What Are The Main Types Of Underfloor Heating (UFH)?

December 7, 2017

Underfloor Heating (UFH) has become increasingly popular as a way of heating homes. Some people claim that underfloor heating raises the value of real estate, boosting the interest of potential buyers in your house or flat. Obviously, getting all the necessary heat without the need to have radiators hanging on walls along with all the pipes seems to be an appealing solution.

If you’re building a home starting from square one, you can go for under floor heating throughout the house. But, you can also install underfloor heating only in the selected interiors and leave the traditional heating system in the remaining areas of the house. Whichever option you will choose, there are two major types of UHF and, as always, both have their upsides and downsides.

First, you will face the choice: electric or water-based underfloor heating? So let’s learn more about those two types of UFH.

Water-based UFH


Water-based underfloor heating is based basically on warm water which passes through a system of pipes installed underneath your floor. It is connected to a boiler or a solar water heating system, and in general is considered a good and efficient heating method, as it’s designed to operate effectively with a lower water temperature as compared to traditional radiators.

A major disadvantage of water-based under floor heating is the piping necessary to install and use the entire system. Then, you also need to take into account the skills you need in order to install it and the size of the interior, so as to make it cost effective. As in the case of water-based heating, the piping system is installed deeper and requires more skill and expertise during installation, many people do not go for this option. The problem of depth can be resolved for instance by elevating the floor, but it is often impractical.


Electric UFH

Electric under floor heating is based on several electric wires which are placed under the floor or within it. Frequently, electric UFH is installed in sheets with loose-fit wiring, which is used to suit tight or inconvenient areas. Usually, it is considered that electric underfloor heating is easier to fit as compared to water-based one – so electric UHF can be handled by an inexperienced DIYer. However, it is a good idea to find an experienced electrician to connect the entire system to the mains. A serious disadvantage of electric UFH is that it is a less cost-efficient heating method as compared to water-based under floor heating.


It is important to select the right type of underfloor heating for each project, so we would definitely recommend that you consult a trusted supplier, who will help you make up your mind, guiding you through the entire decision-making process. Yet, having already taken the decision on the type of the heating system, you will need to start thinking about the flooring.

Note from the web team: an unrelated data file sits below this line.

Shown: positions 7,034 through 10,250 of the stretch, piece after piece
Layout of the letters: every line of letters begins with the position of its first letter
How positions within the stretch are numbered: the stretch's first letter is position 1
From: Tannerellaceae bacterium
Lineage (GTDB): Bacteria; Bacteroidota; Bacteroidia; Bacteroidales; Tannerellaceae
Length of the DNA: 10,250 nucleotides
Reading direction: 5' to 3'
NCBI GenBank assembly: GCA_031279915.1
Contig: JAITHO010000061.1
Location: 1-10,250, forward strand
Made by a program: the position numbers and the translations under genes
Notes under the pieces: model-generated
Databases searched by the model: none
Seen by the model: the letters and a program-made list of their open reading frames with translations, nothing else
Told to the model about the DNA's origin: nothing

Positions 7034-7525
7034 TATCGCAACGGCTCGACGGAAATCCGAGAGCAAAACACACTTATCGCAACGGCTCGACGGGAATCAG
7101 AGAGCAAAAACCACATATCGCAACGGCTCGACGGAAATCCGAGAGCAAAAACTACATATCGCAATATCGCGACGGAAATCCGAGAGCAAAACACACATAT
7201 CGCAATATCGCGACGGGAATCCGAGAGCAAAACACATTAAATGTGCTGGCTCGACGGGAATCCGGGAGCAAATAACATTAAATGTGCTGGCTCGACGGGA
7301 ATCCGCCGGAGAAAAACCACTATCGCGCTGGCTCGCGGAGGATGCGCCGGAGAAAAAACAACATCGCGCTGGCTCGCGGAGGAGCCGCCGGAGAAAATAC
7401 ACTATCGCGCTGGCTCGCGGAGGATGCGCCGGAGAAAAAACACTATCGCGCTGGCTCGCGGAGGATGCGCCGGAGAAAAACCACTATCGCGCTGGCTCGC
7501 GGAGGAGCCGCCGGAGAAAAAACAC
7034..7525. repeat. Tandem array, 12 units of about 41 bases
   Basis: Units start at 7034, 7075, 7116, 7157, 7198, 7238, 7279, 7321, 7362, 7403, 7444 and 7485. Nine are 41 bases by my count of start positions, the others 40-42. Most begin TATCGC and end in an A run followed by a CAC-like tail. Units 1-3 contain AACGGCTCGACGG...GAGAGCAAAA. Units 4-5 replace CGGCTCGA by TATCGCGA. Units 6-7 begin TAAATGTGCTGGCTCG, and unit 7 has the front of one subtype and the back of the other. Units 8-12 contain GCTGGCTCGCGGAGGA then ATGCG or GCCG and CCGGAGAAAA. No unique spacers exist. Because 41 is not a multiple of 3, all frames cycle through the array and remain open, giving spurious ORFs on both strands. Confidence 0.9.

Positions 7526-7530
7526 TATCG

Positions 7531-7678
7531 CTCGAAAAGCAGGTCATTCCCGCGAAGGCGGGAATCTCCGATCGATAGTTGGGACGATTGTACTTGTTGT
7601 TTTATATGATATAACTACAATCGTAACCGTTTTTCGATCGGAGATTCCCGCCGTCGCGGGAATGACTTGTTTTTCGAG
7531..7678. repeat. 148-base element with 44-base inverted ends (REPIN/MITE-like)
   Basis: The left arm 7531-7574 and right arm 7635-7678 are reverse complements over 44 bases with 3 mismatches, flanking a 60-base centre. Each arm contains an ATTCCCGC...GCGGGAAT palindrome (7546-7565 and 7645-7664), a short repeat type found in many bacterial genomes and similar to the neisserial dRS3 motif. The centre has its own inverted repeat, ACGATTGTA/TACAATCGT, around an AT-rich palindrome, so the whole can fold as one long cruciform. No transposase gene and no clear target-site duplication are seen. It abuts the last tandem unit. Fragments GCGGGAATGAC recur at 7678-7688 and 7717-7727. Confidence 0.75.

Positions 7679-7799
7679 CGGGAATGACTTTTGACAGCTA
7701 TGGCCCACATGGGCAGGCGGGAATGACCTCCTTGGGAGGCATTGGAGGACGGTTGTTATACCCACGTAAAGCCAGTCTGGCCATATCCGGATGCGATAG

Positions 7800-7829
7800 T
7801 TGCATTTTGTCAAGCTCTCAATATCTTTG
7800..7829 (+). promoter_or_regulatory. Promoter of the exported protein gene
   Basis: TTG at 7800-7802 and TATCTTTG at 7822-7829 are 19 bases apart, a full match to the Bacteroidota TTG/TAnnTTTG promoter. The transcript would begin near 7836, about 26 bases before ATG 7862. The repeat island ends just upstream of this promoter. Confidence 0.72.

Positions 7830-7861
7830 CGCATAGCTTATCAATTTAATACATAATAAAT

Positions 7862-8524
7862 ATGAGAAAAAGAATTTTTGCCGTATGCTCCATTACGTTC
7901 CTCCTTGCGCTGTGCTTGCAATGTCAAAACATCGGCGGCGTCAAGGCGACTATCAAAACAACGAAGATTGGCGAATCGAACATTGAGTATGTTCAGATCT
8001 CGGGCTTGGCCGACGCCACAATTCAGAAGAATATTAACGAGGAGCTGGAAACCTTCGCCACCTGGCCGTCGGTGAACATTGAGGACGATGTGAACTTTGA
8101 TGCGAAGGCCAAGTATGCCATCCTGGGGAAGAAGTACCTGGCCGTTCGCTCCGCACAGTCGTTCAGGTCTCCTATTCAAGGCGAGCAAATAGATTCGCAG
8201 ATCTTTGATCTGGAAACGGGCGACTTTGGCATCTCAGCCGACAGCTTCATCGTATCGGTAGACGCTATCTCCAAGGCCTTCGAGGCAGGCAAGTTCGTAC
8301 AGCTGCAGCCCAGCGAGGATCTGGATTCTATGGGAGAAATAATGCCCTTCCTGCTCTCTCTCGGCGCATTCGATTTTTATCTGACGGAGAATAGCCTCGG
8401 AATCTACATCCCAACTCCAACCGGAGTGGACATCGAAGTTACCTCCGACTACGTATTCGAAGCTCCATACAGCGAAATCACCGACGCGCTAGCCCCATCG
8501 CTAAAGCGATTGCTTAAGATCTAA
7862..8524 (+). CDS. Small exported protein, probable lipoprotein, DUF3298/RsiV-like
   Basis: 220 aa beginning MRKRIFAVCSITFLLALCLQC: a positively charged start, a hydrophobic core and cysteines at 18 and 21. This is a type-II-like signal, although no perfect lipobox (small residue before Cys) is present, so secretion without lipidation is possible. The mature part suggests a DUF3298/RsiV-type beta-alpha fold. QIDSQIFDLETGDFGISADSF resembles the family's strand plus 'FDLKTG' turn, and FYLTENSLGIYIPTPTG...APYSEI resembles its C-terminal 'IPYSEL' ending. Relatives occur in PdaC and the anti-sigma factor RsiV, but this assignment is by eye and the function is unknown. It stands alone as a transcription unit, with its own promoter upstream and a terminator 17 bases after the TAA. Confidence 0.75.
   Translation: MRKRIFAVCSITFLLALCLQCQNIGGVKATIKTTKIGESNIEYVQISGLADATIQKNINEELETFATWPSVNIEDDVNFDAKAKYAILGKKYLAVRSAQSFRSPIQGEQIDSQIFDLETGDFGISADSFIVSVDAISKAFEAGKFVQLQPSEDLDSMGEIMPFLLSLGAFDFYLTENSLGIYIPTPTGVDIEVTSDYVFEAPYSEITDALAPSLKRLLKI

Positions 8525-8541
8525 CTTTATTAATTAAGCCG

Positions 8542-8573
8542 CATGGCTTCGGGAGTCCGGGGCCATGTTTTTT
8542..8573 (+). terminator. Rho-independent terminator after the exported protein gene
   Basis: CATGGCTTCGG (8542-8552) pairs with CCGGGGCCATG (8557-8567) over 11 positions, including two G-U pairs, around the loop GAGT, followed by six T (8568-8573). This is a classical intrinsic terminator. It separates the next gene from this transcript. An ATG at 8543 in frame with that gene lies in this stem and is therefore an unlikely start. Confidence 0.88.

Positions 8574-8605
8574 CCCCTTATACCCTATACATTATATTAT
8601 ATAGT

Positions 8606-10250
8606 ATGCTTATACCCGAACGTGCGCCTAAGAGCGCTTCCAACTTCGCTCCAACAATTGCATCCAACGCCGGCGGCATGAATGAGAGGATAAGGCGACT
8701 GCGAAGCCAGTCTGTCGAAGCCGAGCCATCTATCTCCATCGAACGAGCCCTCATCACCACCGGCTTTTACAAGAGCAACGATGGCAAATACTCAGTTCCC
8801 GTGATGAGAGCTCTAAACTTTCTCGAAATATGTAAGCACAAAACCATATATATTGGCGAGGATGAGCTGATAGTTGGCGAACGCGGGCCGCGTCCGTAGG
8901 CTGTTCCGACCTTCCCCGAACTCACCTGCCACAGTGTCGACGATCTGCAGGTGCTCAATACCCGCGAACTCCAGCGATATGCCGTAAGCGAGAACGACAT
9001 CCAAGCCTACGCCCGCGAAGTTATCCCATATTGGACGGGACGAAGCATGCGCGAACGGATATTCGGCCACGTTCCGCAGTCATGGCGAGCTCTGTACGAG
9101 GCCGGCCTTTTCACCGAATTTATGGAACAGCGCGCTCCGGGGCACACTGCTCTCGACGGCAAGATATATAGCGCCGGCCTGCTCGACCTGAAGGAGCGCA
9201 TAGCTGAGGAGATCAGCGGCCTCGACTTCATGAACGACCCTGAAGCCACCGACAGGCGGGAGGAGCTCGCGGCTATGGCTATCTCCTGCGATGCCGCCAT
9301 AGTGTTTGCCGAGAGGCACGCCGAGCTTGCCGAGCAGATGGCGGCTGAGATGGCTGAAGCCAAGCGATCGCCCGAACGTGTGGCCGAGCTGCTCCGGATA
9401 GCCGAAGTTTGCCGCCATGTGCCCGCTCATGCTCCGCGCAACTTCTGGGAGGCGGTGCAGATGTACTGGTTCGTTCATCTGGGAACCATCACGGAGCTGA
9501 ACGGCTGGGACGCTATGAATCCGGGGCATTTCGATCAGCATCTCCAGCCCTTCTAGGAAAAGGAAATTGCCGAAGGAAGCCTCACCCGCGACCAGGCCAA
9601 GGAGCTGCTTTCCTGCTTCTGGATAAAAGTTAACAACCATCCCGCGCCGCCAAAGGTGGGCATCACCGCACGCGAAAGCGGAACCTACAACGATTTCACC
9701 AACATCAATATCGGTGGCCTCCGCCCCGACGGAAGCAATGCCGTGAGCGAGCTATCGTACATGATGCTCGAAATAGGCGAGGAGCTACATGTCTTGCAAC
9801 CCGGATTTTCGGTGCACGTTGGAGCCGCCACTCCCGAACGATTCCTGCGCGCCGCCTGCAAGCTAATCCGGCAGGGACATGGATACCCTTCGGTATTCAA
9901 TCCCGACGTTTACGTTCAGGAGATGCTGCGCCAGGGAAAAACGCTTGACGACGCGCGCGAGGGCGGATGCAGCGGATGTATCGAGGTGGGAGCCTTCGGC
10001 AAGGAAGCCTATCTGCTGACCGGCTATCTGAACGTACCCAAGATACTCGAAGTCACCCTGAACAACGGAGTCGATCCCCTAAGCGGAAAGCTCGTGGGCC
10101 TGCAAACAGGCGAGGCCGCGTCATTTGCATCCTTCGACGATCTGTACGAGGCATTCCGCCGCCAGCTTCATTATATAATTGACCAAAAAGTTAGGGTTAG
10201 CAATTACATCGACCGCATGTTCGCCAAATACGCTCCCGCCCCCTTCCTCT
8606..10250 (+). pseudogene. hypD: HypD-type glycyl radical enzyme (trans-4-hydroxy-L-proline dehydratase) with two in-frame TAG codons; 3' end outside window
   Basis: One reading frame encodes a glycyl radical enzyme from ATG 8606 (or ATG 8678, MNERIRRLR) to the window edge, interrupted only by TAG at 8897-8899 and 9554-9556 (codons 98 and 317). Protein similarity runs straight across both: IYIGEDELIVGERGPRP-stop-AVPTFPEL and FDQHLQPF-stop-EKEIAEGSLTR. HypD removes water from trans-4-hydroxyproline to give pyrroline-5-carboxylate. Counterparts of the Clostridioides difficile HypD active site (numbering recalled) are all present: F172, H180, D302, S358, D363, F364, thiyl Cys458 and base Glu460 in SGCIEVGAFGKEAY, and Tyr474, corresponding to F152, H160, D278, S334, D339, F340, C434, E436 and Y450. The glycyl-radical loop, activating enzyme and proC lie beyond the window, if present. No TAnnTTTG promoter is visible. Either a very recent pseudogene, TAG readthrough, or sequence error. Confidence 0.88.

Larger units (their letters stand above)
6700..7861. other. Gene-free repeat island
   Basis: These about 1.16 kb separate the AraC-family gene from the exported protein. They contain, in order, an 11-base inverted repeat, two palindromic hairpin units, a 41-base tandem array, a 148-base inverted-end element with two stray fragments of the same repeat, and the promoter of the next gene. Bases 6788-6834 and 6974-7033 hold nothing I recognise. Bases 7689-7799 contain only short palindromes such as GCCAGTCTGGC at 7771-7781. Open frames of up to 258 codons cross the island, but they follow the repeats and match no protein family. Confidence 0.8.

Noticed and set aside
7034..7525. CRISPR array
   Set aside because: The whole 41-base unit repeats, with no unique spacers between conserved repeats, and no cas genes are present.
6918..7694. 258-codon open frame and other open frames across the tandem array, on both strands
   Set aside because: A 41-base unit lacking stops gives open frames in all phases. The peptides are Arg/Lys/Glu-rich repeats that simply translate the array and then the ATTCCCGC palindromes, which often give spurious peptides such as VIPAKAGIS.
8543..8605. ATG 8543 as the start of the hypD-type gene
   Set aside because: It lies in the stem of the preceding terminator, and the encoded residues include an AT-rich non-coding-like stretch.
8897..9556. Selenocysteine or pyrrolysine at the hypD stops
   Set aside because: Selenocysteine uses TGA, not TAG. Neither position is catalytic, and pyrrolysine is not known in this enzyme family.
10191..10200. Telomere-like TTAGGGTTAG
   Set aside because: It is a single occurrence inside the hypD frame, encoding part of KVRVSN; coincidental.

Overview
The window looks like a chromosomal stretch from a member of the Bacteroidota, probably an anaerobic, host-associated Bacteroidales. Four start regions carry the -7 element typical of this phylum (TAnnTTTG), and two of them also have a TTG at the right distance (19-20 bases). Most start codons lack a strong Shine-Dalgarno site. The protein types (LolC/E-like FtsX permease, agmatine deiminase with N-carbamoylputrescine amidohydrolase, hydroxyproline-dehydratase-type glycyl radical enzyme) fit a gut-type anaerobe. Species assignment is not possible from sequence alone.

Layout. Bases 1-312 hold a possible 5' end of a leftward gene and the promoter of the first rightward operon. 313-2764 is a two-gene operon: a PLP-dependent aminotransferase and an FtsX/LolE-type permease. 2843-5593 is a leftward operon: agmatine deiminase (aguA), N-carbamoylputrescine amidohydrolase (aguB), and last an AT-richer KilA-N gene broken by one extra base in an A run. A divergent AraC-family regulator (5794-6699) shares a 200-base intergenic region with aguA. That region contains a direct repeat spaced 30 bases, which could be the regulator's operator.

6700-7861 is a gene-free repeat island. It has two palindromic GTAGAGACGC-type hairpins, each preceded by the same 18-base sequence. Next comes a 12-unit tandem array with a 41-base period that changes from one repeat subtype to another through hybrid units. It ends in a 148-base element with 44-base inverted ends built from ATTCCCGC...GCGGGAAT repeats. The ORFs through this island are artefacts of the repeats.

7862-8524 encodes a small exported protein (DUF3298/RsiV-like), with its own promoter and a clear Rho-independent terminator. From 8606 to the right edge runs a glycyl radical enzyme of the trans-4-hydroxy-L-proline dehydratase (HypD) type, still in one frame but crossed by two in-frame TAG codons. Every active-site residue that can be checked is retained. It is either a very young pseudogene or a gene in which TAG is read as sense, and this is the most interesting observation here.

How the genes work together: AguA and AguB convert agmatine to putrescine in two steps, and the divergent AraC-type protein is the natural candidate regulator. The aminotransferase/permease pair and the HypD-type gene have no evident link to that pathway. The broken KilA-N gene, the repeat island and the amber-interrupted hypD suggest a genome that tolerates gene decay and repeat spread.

Even though UFH can be installed under tiles, stone as well as some carpets, installing underfloor heating under solid wood floor is definitely not a good option. And the reason for that is extreme expansion and contraction of the wood, which would be caused by direct impact of the heat on the flooring. Therefore, if you want to have underfloor heating in the given room, you need to choose engineered wood flooring. The next thing you need to take into account is the thickness of the flooring. Usually a 15/4 thickness is a safe choice, unless the heating or flooring supplier provides you with different information or recommendations.

As regards installation, if you have opted for electric UFH, it would be best for you to have a floating floor. This is a floor which isn’t fixed to the subfloor, i.e. it isn’t glued down or nailed to it. Such fitting keeps the floor in the right position, by relying on the weight of the floor. Usually a floating fitting method encompasses the use of an underlay, and it’s very important to select an underlay which is compatible with underfloor heating.

But, if you have opted for water-based under floor heating, you can glue the floor down to the screed. While installing an engineered wood floor over water-based UFH, you need to glue it down, which will enable the wood to expand and contract along with temperature fluctuations.

That said, if you have any doubts as to the type of flooring or fitting method you should choose for your flooring project, always consult your flooring supplier.


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